Hyperloop Technologies, Inc

Shocking as it may seem, people enjoy not vomiting.

The Hyperloop is the Donald Trump presidential campaign of transportation technology: it seems certain to fail at any moment, and yet somehow not only lives on but gains strength.

It’s been a couple years now since Elon Musk whipped up plans to connect Los Angeles and San Francisco in about 30 minutes via travel pods capable of going 760 mph—all at a fraction of the cost of high-speed rail. A half hour would seem like the proper amount of time for an idea like that to indeed run its course; instead, there’s now a “a good-old fashioned race on” to build the system, according to Gizmodo. In addition to Musk’s SpaceX operation, two other companies are actually moving forward with a test track.

Here’s the latest test project video, via Hyperloop Technologies. Not pictured: massive amounts of passenger vomiting.

The peculiar skepticism that Americans hold toward high-speed rail seems to end precisely where the Hyperloop begins. First, the costs. Much of the Hyperloop buzz centers on its cost, supposedly far lower than HSR. But Musk’s initial estimate of $6 billion for the L.A.-S.F. line has been battered, and mathematician-blogger Alon Levy finds that reported costs for one of the test companies, Hyperloop Transportation Technologies, which plans to build its practice track in Quay Valley, California, are also about a wash with HSR:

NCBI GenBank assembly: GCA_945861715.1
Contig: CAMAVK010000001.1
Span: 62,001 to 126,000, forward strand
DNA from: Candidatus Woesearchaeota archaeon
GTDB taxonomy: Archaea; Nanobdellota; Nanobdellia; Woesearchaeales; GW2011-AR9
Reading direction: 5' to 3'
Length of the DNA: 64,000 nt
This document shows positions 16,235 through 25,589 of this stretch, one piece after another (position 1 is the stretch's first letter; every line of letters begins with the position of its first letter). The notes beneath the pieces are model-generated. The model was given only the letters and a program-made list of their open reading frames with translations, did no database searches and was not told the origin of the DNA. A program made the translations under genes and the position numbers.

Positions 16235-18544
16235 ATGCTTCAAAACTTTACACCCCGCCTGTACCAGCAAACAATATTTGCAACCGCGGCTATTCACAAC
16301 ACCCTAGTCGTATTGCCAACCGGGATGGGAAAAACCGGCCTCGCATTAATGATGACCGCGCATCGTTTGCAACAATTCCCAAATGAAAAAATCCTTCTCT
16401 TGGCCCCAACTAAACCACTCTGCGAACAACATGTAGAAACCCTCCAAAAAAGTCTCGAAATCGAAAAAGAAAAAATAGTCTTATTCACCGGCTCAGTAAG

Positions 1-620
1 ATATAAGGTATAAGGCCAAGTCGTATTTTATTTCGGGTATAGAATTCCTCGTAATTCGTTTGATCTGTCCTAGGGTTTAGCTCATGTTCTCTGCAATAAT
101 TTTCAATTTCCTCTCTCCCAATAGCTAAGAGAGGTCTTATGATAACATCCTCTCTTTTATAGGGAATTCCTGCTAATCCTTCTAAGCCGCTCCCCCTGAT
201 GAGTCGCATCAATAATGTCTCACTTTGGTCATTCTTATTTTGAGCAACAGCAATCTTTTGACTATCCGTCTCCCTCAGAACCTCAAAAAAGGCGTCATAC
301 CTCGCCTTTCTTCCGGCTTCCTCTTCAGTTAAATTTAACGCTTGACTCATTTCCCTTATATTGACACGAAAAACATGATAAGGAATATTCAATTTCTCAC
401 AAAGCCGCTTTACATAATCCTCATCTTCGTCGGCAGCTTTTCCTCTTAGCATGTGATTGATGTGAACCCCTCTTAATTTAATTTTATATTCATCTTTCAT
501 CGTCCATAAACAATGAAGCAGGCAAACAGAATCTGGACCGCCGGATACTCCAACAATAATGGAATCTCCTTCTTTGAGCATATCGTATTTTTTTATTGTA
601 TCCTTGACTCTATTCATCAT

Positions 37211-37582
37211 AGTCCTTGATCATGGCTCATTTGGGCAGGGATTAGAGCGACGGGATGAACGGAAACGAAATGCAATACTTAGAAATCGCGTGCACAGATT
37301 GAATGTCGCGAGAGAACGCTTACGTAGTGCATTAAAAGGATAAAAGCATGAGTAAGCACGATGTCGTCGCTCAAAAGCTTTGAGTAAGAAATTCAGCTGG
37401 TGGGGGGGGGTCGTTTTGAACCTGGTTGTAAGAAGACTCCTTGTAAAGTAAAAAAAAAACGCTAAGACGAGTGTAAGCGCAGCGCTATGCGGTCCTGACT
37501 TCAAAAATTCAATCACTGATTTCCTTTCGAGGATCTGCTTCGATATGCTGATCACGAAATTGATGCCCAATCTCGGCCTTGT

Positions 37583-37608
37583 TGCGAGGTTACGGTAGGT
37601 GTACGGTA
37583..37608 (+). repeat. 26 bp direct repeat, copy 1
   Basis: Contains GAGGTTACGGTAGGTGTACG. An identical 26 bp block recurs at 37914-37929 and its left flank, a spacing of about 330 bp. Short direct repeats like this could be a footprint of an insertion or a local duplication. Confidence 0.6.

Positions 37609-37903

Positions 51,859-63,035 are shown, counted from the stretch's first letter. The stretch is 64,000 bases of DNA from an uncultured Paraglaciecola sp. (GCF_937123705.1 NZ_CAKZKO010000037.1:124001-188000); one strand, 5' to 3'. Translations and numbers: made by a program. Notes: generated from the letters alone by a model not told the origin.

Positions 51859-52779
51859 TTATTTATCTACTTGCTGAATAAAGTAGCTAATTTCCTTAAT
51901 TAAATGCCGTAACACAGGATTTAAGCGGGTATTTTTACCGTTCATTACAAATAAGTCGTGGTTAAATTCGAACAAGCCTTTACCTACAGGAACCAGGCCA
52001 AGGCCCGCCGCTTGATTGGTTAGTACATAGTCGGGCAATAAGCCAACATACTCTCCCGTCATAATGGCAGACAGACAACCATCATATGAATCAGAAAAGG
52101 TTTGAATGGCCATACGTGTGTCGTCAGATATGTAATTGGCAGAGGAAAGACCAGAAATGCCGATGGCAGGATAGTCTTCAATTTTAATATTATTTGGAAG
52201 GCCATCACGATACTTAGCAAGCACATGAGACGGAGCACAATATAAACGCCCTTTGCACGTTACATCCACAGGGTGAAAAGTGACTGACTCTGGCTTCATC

The per-km cost of this scheme is about $19 million, which if costs don’t run over is reasonable for HSR flat terrain, if anything a bit low. California HSR’s Central Valley segments, in more urbanized areas, are about $24-27 million/km, ex-electrification and systems (which don’t add much). This, in principle, suggests the system could be built for about the same cost as conventional HSR.

Cost aside, there’s the comfort factor. You don’t need to understand lateral acceleration or canting or g-force (fortunately) to realize how unpleasant it will be to ride the Hyperloop. There’s a reason more people prefer the train in the U.S.’s Northeast Corridor, even though the plane is slightly quicker (and often slightly cheaper): it’s a more comfortable, productive ride. The Hyperloop would be faster than HSR, but not much faster once you factor in terminals outside downtown areas, and travel time saved is only worth so much if it’s spent feeling sick.

The tech industry can spare a few dreamers, and even a few billion dollars, to pursue the Hyperloop if it so desires. But why such a fantastical project would spark a race of rich resources and sharp minds while a conventional high-speed rail effort (not to mention basic bus service in cities) struggles to secure public support is a bit of a curious case. Then again, the same can be said of Trump’s poll numbers.

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